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Ayurveda - In Harmony with Osteopathy

by Elisabeth Bird(more info)

listed in ayurveda, originally published in issue 114 - August 2005

An inexplicable inner voice has always encouraged me to explore Ayurvedic medicine, and as an Osteopath it was the practical modality that intrigued me the most. I have always believed it is invaluable to try and understand the true concept of alternative care, and this is often clearer when we view it from an alternative prospective, i.e. from another system of medicine.

Although in its infancy in the UK, Ayurvedic medicine records date as far back as 4000 BC. Many of today's alternative therapies may have had their beginnings in Ayurveda. Osteopathy, Acupuncture, Aromatherapy, and other treatments all emphasize the importance of lifestyle modification, and this has been a longstanding tradition of this ancient system of medicine.[1] In particular, the philosophies that theoretically play an integral part of alternative therapies such as Osteopathy have remarkable similarities to those of Ayurveda.

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Philosophical Similarities between Ayurveda and Osteopathy

Although Osteopathy generally views the patient from the mechanical point of view, it also recognizes, likewise to Ayurvedic medicine, that much of life is non-physical, and cannot be studied merely objectively.[2] A practical therapist often relies on the intuitive approach, in addition to objective means. According to both forms of medicine, it is important to identify the limitations using only an objective logic towards disease, and this is illustrated in both their philosophical theories. Ayurveda recognizes that we cannot separate our body and its functioning from the other parts of ourselves, that there is little tangible about the mind and spirit, yet these things exert a very noticeable influence on the course of our physical existence.[2,4]

Osteopathy also recognizes that beyond the physical level, the mind, body and spirit are believed to be interdependent, i.e. the body is a unit. Osteopaths supposedly believe therefore that when assessing a patient, 'it is important to be open to the possibility of stresses in a domain other than the physical',[3] and this is more than just the psychosomatic phenomena that most Osteopaths accept. Ayurveda also observes the intimate connection between processes that occur inside our bodies, and those occurring in nature. Equally, Osteopathy acknowledges that when 'normal adaptability is disrupted, or when environmental changes overcome the body's capacity for self-maintenance, disease may ensue'.[1,3] Ayurveda identifies, and also puts faith on the body's ability to heal itself, a sentiment shared by Osteopathic philosophies, in that the body has the inherent capacity to defend and repair itself.[1,3,4]

Logically these similarities should emerge into the treatment modalities of both eastern and western medical systems. But do they? Ayurveda has many therapeutic forms; physical therapy being one that plays a vital role. Purvakarma (purva meaning before, and karma meaning actions) are massages that prepare the body for Pancharkarma, which is a series of cleansing techniques that aims to remove ama, or toxins. The oils used in the treatments are specially prepared for each patient, depending on his or hers unique constitution and condition. In Ayurvedic medicine, inflammatory diseases such as arthritis are treated with these therapeutic oils, natural resins and manipulative therapy, alongside dietary and lifestyle modifications. Not too dissimilar to Osteopathic treatment. However, to an Osteopath, a cream is a cream, and oil is oil. As long as it provides the necessary lubrication, there is little time spent analyzing its effects on the patient.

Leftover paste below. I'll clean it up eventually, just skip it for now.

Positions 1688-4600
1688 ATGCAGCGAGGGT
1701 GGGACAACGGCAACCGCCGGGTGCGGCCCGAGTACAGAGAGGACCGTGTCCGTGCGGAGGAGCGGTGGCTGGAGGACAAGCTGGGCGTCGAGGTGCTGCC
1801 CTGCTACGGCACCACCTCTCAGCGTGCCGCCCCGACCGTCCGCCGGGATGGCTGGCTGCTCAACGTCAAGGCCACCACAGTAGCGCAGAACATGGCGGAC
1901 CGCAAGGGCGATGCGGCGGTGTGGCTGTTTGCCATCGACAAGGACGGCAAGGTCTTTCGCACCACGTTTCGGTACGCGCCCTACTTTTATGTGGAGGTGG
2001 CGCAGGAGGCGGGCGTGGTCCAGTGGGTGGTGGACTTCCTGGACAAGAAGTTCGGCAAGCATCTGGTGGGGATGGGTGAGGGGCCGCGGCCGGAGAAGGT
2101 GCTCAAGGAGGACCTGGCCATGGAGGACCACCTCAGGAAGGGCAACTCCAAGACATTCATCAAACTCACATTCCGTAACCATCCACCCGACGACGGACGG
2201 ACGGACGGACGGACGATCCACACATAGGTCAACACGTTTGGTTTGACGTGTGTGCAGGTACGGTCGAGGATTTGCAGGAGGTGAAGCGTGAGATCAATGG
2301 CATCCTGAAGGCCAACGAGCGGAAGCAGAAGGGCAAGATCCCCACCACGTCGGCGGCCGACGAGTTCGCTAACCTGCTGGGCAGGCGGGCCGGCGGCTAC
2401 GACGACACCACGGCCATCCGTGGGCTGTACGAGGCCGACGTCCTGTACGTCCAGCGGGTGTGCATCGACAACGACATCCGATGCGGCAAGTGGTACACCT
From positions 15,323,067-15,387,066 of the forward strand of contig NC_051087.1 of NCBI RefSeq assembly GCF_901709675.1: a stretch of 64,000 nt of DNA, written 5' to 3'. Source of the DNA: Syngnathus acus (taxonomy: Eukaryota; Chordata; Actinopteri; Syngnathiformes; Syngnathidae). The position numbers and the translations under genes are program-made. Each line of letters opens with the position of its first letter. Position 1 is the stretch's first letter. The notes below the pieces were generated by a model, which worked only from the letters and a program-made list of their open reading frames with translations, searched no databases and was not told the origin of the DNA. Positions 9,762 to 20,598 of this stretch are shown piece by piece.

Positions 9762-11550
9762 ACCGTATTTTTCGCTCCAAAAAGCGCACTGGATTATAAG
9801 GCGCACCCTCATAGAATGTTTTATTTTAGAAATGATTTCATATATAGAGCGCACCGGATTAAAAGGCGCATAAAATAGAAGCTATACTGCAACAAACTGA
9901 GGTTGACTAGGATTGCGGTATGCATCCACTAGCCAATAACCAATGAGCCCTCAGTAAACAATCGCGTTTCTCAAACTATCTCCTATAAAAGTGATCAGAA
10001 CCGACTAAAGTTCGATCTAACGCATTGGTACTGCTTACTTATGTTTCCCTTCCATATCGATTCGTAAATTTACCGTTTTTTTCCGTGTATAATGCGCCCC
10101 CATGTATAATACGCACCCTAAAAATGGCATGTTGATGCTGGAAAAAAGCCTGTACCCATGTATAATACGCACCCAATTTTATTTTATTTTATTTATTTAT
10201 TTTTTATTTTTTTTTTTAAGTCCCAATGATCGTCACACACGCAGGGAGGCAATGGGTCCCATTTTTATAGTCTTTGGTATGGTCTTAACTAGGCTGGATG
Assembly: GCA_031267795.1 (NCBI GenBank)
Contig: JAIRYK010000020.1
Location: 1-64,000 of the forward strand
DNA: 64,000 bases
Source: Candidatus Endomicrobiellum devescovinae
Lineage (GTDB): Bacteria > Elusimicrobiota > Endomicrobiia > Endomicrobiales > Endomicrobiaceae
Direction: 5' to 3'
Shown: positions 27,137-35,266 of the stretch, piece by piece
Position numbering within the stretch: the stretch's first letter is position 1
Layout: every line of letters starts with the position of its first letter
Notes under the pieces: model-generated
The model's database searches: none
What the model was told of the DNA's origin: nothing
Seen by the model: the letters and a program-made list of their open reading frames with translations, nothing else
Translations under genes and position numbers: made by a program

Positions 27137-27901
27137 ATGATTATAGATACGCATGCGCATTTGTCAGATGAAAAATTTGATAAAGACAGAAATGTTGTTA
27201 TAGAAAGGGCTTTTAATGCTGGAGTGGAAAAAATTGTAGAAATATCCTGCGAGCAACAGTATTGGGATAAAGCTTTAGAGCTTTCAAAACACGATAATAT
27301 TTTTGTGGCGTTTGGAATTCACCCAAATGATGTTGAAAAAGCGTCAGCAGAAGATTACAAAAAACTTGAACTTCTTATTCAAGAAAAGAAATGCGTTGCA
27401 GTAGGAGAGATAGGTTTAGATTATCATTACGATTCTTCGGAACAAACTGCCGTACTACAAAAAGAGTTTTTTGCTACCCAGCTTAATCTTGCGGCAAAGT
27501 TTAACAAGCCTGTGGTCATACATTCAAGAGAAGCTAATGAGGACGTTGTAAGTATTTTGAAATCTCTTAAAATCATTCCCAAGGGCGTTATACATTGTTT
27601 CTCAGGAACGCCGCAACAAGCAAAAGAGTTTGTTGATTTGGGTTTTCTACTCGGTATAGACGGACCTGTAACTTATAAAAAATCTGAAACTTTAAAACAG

Ayurveda in India

My research inevitably took me to India, where over 300,000 members are found in the 'All Indian Ayurvedic Congress', making it the largest medical organization in the world.1 My aim was to discover from the birthplace of Ayurveda, what we can learn from it, and whether combining western and eastern physical medicine is possible, without losing the validity of either practice.

In India I very quickly discovered that the many courses set up in areas such as Goa, Kerala, and in the Himalayas where you can 'learn Pancharkarma in a month', were severely frowned upon by the Ayurvedic Doctors there. These 'tourist courses' are seen to be money-making schemes; the five years required to become an Ayurvedic Doctor illustrates the quality required to provide both safe and effective treatments. Doctors, who own authentic Ayurvedic practices, are equally distressed regarding the lack of control over the use of their treatment modalities. They believe that it has become a marketing concept in the west, instead of a form of genuine medicine, and ultimately, unless it is practised correctly, where the benefits are truly experienced, the Ayurvedic system will eventually become less 'à la mode' and recede.

They are, however, fervent supporters of combining both Eastern and Western physical medicine, and I talked at great lengths with many Doctors in ways that this can be achieved. I voiced my concern to them regarding the loss of philosophical concepts of many western medicines, particularly the alternative form, where the inquiry into the nature of medicine often vanishes as careers gain familiarity. In the western world we are often easily distracted, and lose sight of what makes medicine 'alternative'. Practical therapies become predictable and robotic, and we often forget the intricate and complex layers of physical and non-physical matter that our hands sense. I have observed this not just in Osteopathy, but other areas of alternative care, where intuition and philosophical reasoning is immensely significant, but has been misplaced or forgotten.